Actress Meryl Streep is on the defensive after getting called out by fellow actress-turned-activist Rose McGowan for allegedly staying mum about Hollywood mogul Harvey Weinstein’s sexual misdeeds, insisting in a lengthy statement: ‘I didn’t know.’
McGowan took to Twitter over the weekend to blast Streep in a since-deleted tweet: “Actresses, like Meryl Streep, who happily worked for The Pig Monster, are wearing black @goldenglobes in a silent protest. YOUR SILENCE is THE problem. You’ll accept a fake award breathlessly & affect no real chance. I despise your hypocrisy. Maybe you should all wear Marchesa.”
In a statement made through her publicist to HuffPost, Streep distanced herself from Weinstein and explained how detached he was from her acting career.
“It hurt to be attacked by Rose McGowan in banner headlines this weekend, but I want to let her know I did not know about Weinstein’s crimes, not in the 90s when he attacked her, or through subsequent decades when he proceeded to attack others,” she said.
“I wasn’t deliberately silent. I didn’t know. I don’t tacitly approve of rape. I didn’t know. I don’t like young women being assaulted. I didn’t know this was happening.”
Streep went on to claim that she did not socialize with Weinstein and only had limited involvement with him in a professional sense. She also characterized Weinstein as someone who only got involved in the marketing side of filmmaking.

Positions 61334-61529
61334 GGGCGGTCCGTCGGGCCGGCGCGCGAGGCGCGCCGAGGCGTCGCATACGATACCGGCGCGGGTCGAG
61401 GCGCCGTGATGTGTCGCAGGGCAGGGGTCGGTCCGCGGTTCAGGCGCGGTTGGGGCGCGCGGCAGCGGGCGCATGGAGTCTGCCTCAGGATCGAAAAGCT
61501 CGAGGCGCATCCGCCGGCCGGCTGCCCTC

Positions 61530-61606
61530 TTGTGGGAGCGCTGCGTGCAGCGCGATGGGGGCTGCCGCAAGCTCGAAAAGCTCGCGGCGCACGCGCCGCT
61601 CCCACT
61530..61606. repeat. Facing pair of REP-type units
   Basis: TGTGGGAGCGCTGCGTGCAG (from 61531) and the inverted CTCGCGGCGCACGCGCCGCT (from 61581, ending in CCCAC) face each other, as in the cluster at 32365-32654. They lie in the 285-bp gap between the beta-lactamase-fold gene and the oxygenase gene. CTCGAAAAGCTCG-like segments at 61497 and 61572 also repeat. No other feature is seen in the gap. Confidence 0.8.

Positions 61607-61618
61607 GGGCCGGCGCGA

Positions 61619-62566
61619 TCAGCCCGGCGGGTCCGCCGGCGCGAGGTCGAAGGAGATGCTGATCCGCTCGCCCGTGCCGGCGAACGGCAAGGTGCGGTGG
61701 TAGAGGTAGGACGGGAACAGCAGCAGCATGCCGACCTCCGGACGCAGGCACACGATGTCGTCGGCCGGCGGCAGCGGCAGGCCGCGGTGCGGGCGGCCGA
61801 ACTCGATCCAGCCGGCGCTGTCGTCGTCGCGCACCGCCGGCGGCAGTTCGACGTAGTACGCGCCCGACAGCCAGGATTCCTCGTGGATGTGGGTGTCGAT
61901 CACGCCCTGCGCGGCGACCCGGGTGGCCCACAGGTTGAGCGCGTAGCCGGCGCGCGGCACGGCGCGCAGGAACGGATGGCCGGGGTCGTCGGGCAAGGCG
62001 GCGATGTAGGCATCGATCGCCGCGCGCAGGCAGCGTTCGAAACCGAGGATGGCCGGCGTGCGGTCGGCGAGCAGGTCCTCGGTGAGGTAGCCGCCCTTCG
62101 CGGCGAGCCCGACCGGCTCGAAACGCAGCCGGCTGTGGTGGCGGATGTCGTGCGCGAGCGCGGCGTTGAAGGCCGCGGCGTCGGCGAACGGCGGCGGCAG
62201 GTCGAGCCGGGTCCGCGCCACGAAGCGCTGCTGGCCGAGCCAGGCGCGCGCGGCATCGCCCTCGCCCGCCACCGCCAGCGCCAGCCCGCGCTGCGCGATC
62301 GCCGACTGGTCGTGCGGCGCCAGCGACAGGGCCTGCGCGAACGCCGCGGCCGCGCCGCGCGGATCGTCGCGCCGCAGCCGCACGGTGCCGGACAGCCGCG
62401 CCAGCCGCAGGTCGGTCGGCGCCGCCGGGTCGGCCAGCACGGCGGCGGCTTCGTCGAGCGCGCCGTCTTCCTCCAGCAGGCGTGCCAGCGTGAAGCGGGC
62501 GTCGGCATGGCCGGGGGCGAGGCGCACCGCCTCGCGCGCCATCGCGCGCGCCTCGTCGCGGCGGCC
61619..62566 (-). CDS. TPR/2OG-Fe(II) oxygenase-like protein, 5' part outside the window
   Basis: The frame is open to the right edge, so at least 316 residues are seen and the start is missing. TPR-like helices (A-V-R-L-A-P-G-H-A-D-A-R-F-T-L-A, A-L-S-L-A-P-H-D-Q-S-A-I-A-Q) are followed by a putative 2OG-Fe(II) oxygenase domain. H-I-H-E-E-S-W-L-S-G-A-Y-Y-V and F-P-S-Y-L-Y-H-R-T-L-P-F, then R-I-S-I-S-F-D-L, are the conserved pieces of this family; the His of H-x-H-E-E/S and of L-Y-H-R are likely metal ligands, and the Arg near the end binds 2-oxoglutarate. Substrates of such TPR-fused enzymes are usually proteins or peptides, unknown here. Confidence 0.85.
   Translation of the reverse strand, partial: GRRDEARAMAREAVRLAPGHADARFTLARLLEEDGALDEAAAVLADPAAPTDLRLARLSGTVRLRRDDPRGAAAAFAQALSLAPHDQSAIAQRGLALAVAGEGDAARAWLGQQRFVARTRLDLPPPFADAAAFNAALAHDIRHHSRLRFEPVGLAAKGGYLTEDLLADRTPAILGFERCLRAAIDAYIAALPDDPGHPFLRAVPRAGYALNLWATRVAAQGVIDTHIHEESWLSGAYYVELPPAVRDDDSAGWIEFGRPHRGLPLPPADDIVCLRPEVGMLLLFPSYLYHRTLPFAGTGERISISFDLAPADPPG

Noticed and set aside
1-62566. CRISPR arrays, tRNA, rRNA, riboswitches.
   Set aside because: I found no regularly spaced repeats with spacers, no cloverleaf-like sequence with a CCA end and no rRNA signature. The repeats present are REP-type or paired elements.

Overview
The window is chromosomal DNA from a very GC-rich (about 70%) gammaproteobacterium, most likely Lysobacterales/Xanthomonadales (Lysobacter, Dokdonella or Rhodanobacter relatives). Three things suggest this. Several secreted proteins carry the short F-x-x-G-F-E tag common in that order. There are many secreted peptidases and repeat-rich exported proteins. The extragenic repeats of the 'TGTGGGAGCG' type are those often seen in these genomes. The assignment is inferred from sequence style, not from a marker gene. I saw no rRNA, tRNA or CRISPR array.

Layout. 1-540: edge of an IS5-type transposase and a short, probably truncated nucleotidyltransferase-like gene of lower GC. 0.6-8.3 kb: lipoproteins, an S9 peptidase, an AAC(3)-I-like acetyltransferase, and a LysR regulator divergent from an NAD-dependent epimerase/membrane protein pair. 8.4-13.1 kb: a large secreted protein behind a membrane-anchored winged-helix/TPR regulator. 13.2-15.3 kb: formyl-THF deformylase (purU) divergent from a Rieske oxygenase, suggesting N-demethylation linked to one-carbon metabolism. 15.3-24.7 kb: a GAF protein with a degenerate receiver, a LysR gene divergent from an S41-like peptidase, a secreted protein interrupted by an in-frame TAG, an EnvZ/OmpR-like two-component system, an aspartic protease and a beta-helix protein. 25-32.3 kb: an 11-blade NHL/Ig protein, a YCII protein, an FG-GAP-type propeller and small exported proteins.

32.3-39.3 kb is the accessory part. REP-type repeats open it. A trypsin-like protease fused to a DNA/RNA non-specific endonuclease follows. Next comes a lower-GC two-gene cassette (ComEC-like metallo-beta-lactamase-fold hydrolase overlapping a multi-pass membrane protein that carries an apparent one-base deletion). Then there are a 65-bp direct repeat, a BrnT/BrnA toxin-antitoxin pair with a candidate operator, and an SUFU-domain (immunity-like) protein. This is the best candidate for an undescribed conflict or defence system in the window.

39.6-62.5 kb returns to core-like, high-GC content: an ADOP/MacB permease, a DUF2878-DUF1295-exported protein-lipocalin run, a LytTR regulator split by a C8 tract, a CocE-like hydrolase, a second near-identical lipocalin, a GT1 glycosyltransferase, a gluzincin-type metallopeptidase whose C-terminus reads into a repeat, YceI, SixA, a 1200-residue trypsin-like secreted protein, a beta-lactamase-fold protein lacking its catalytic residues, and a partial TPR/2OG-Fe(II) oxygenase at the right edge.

“HW needed us not to know this, because our association with him bought him credibility, an ability to lure young, aspiring women into circumstances where they would be hurt,” Streep charged.
On McGowan, Streep said that she transmitted her home phone number to her so that she could apologize directly.
“I am truly sorry she sees me as an adversary, because we are both, together with all the women in our business, standing in defiance of the same implacable foe: a status quo that wants so badly to return to the bad old days, the old ways where women were used, abused and refused entry into the decision-making, top levels of the industry. That’s where the cover-ups convene. Those rooms must be disinfected, and integrated, before anything even begins to change,” Streep concluded.